César Vallejo wrote a ‘poem to be read and sung’, which we can read in English as well as the original Spanish. This and other Vallejo poems have actually been read, sung, and recorded by the late Noel Nicola.
My song sources this weekend are WWOZ and KPFA. On WWOZ, Saturday shows I particularly recommend are Tiene Sabor (salsa) and Tudo Bem (Brazilian). On KPFA, I recommend the stellar Sunday folk show Across the Great Divide.
I am sure Vallejo and all of these singers would agree that it is worth reading this article about China, where a version of the neoliberal economic model was instituted beginning in the late seventies.
I do not know how many examples it will take to finally show that this economic model is incompatible with – no, anitithetical to democracy.
One project of the 1976-1983 Argentine juntas was to serve the neoliberal mindset and institute it not only as policy but as ‘common sense’. One project of the Subcomandante Marcos (Delegate Zero) is to counter neoliberal ideology and practices.The September 18, 2006 issue of The Nation, dedicated to analyses of the Katrina disaster, contains an article by Adolph Reed entitled Undone by Neoliberalism. The piece ends thus:
Brown was in over his head. But the larger point is that he and his bosses – Secretary of the Department of Homeland Security Michael Chertoff and President Bush – have so little regard for government that they couldn’t conceive of the agency’s functions, even to go through the motions. They could connect only to do public relations damage control, punish enemies and outsource plunder to cronies. When the chief executive officers of the parishes hardest hit by Katrina and then Rita participated in a discussion on local public television in late October 2005, each of them was trenchantly critical of FEMA’s shoddy performance (and the Red Cross’s, by the way). They also complained bitterly about Halliburton and the other private contractors hired to do cleanup. The main charge was that the firms refused to coordinate with others and demanded additional pay for every action. Such is the practical truth of “market efficiency.”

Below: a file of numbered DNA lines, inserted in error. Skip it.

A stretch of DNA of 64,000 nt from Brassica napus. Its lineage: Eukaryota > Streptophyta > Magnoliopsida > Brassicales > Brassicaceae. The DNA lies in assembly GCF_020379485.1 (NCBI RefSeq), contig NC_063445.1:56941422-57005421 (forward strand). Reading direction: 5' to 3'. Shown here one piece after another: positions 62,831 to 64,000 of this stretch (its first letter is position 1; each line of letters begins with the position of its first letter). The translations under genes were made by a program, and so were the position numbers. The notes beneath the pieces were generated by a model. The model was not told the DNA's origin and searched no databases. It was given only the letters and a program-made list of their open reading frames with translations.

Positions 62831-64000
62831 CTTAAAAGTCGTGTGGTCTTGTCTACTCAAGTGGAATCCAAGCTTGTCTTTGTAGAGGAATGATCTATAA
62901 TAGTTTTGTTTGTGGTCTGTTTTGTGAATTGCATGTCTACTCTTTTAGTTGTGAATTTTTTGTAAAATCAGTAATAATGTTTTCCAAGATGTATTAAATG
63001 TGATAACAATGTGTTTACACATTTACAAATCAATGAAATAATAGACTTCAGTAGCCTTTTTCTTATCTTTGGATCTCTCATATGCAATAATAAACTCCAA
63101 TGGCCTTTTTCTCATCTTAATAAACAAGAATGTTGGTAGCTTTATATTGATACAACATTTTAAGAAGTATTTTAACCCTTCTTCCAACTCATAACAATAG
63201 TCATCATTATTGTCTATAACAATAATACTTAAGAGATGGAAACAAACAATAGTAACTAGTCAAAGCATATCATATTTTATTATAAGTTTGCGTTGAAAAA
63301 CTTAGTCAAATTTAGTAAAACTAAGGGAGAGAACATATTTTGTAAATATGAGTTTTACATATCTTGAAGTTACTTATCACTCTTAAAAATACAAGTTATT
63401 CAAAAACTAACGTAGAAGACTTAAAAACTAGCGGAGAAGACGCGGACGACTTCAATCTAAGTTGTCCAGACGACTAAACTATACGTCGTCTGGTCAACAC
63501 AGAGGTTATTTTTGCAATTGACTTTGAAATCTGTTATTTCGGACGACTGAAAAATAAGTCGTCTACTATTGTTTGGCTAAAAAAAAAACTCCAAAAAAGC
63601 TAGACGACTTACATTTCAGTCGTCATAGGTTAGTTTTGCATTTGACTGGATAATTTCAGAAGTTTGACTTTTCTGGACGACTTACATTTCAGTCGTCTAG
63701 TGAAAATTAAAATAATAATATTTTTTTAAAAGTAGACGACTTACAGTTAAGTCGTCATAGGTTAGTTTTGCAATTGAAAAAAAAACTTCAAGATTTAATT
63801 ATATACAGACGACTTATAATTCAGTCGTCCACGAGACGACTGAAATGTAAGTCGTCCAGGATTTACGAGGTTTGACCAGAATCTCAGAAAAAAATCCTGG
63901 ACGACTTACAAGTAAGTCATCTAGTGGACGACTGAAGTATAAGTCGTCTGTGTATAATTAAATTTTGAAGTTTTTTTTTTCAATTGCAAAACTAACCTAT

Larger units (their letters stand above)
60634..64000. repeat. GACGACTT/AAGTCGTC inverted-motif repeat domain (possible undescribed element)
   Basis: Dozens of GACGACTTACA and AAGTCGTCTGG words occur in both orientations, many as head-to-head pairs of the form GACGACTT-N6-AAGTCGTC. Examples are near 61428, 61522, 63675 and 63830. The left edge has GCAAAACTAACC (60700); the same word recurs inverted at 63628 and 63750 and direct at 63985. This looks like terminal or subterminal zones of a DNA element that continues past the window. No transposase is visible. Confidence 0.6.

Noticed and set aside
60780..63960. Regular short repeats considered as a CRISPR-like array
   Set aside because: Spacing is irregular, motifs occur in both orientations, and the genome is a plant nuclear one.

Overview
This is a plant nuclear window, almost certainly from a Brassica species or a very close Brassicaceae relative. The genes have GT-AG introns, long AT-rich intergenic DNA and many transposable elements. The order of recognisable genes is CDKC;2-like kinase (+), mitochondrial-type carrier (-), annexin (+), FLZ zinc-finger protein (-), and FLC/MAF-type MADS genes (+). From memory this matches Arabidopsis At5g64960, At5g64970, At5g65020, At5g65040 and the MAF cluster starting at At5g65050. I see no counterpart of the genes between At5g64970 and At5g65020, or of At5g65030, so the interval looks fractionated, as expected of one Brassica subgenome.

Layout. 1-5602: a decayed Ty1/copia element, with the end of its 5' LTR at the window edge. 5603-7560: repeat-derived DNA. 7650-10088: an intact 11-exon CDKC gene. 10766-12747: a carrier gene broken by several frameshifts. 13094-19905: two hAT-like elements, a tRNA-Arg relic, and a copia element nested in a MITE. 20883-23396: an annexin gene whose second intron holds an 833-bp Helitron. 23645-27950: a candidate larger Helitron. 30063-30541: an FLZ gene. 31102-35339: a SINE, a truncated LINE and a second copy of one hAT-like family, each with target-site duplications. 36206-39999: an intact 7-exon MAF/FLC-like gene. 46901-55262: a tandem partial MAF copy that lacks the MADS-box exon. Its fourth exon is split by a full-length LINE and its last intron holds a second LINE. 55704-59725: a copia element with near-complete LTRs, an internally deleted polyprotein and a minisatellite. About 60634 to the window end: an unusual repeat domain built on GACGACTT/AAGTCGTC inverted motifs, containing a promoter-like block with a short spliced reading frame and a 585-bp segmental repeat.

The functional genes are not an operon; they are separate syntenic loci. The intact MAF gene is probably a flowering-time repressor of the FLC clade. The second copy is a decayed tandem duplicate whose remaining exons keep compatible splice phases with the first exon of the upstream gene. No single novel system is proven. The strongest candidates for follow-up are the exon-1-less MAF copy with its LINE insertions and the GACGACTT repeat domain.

There are groups and individuals struggling mightily to provide services and advocate for the interests of poor and displaced New Orleanians, renters and others likely to be simply cast aside by the market imperative. But they lack resources to be effective in the current political environment. On the national scale neither the labor movement (in either institutional variety), nor women’s, civil rights or environmentalist groups, nor, least of all, the Democratic Party seems prepared to advance and fight for a clear alternative vision.
As time goes on, fewer and fewer Americans will recall that government can do anything but make war and suppress dissent. Unless current patterns change, the struggle for New Orleans’s future may be a more extreme, condensed version of the future of many, many more people as the bipartisan neoliberal consensus reduces government to a tool of corporations and the investor class alone.
I have said before that my most brilliant research insight (which I had in 1981) was that the United States had started down a path of internal colonialism which would convert it into what Latin America had been, with our help, in the seventies. I was not wrong.